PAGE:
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Technology and Humanities Will Merge in ‘ODU Writes a Book’ Project

"A good writer possesses not only his own spirit but also the spirit of his friends."

- Friedrich Nietzsche

The wise words of the German philosopher Friedrich Nietzsche will come to life Tuesday, Feb. 11, in the Learning Commons at Perry Library, where members of the Old Dominion University community will gather, in person and virtually, to write a book.

Does that sound chaotic and exciting? That's exactly what the organizers of the "ODU Writes a Book" event are hoping for.

Over a 24-hour period, starting at 12:30 p.m. Feb. 11, anyone on campus that day, as well as anyone with an ODU email address, can join the process of writing the book: "You are (w)here: how knowledge is related to virtual and physical place."

Contributions to the joint-authorship project, believed to be a first done collectively by a higher education institution in the United States, can take any form - scholarly research-based writing, personal reflections, photo essays or audio recordings.

A "flash mob" of co-authors will be physically located in the Learning Commons, but others will be able to contribute virtually to the project - anyone with an odu.edu email address.

Project co-leader George Fowler, associate university librarian for information resources and technology, got the idea for the book after attending a workshop on digital humanities. It inspired him to come up with a way to get the ODU Libraries involved in the digital humanities - the intersection of technology and traditional humanities studies.

"This experiment will have unexpected results, though I am hoping for a hive of activity in the Learning Commons as well as pockets of activity elsewhere throughout ODU and individual participation from everywhere," Fowler said.

His co-project leader, Dylan Wittkower, ODU assistant professor of philosophy, is a scholar in the philosophy of technology. He thinks the project holds immense potential for real insight into the changing relationship between higher education and technology.

"In every field we can think of, in every discipline in the university, we are at a moment when teaching and research are becoming virtual and digital in new, exciting and troubling ways, and this is forcing faculty and administrators to reevaluate the role of place in education," Wittkower said.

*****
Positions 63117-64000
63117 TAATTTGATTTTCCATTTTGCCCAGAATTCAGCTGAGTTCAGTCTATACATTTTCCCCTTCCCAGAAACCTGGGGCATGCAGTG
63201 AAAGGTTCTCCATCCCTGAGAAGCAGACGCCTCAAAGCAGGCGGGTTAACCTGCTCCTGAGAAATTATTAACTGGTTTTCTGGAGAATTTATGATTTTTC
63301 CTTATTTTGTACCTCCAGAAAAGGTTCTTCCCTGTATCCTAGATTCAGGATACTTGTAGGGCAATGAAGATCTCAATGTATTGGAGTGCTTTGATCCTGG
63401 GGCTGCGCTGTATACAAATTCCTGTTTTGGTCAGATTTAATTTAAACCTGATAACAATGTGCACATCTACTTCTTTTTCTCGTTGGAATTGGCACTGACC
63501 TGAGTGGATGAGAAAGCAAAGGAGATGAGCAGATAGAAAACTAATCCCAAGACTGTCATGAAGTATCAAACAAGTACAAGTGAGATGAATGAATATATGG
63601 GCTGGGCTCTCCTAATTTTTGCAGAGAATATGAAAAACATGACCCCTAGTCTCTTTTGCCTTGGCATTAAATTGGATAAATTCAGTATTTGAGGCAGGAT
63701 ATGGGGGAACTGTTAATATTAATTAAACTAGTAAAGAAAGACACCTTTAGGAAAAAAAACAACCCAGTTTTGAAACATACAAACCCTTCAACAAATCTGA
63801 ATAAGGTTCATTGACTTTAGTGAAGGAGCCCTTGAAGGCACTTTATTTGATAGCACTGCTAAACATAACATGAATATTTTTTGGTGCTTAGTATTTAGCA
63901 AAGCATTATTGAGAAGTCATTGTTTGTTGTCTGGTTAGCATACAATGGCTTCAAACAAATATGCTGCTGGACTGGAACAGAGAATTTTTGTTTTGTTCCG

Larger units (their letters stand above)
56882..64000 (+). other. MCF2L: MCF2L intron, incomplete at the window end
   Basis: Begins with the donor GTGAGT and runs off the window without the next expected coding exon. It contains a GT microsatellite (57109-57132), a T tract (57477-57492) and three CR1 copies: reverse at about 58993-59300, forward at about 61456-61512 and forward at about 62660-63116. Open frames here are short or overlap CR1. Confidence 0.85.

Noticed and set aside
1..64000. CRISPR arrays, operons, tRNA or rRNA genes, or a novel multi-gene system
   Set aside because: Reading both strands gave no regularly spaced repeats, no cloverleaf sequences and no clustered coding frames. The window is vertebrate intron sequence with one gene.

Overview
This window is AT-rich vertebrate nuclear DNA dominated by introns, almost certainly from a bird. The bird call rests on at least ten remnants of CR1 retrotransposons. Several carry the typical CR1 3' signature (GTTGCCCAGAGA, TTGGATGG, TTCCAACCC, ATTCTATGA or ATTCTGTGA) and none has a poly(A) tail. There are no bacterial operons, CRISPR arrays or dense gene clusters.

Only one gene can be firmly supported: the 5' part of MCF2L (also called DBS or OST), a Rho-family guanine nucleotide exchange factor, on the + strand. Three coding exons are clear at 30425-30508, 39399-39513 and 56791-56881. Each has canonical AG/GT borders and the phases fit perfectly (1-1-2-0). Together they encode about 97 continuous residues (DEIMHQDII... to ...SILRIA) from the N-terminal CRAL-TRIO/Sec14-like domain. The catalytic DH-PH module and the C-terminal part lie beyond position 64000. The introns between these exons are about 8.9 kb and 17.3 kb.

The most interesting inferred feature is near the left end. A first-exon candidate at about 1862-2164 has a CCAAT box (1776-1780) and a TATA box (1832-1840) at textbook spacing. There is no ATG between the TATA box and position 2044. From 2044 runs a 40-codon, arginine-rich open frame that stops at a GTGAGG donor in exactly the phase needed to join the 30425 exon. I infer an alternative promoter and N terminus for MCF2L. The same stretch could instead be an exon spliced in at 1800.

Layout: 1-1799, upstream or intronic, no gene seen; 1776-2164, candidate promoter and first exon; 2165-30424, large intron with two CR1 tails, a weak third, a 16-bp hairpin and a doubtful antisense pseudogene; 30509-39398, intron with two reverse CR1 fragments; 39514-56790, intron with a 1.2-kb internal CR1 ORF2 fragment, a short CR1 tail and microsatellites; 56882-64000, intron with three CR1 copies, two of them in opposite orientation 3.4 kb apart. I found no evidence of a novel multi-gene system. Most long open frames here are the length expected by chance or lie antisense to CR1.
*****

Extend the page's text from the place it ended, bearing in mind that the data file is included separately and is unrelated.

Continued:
"As a project for the Learning Commons, this is a perfect fit, since the Learning Commons exemplifies these changes in the role of place in knowledge creation: the stacks are thinning as we shift to ebooks and electronic journals, but the students keep showing up in person to 'Club Perry' anyhow - it's just that the meaning of this place and the activities it supports have become less about information access and more about integration, collaboration and creation."

The unique resources of the Learning Commons will help bring the project to life. Participants will have the use of a sound booth, video equipment and collaborative spaces, all designed for the type of scholarship and creativity this book aims to engender.

"We welcome all forms of expression that seem appropriate to the participants, including audio, video, photos, interpretive dance, spoken word and any other medium that can be created and made digital within the 24-hour window. All participants will be co-creators of this book," Fowler said.

The project is open to faculty, staff and students. On the day that "ODU Writes a Book," instructors are urged to redirect their classes to the event, organizing students around one or more relevant topics, using the event as an innovative and experimental venue for a group assignment.

"The idea that a library is a simple repository of information is becoming more false than ever, even as access to that information becomes more seamless and weightless through digitization. In the age of MOOCs (massive open online courses) and Wikipedia, the idea that classrooms and universities are simple places of instruction must also become more false than ever - we must find how digitization of knowledge and learning allows the classroom and the university to become places of community and creative collaboration as well," Wittkower said.

In the lead-up to the event, potential participants are encouraged to suggest possible chapter topics on a WordPress site that has been created for the project, at: http://oduwritesabook.digitalodu.com/. Those on Facebook can also like the project's page for updates: http://www.facebook.com/ODUwritesabook.

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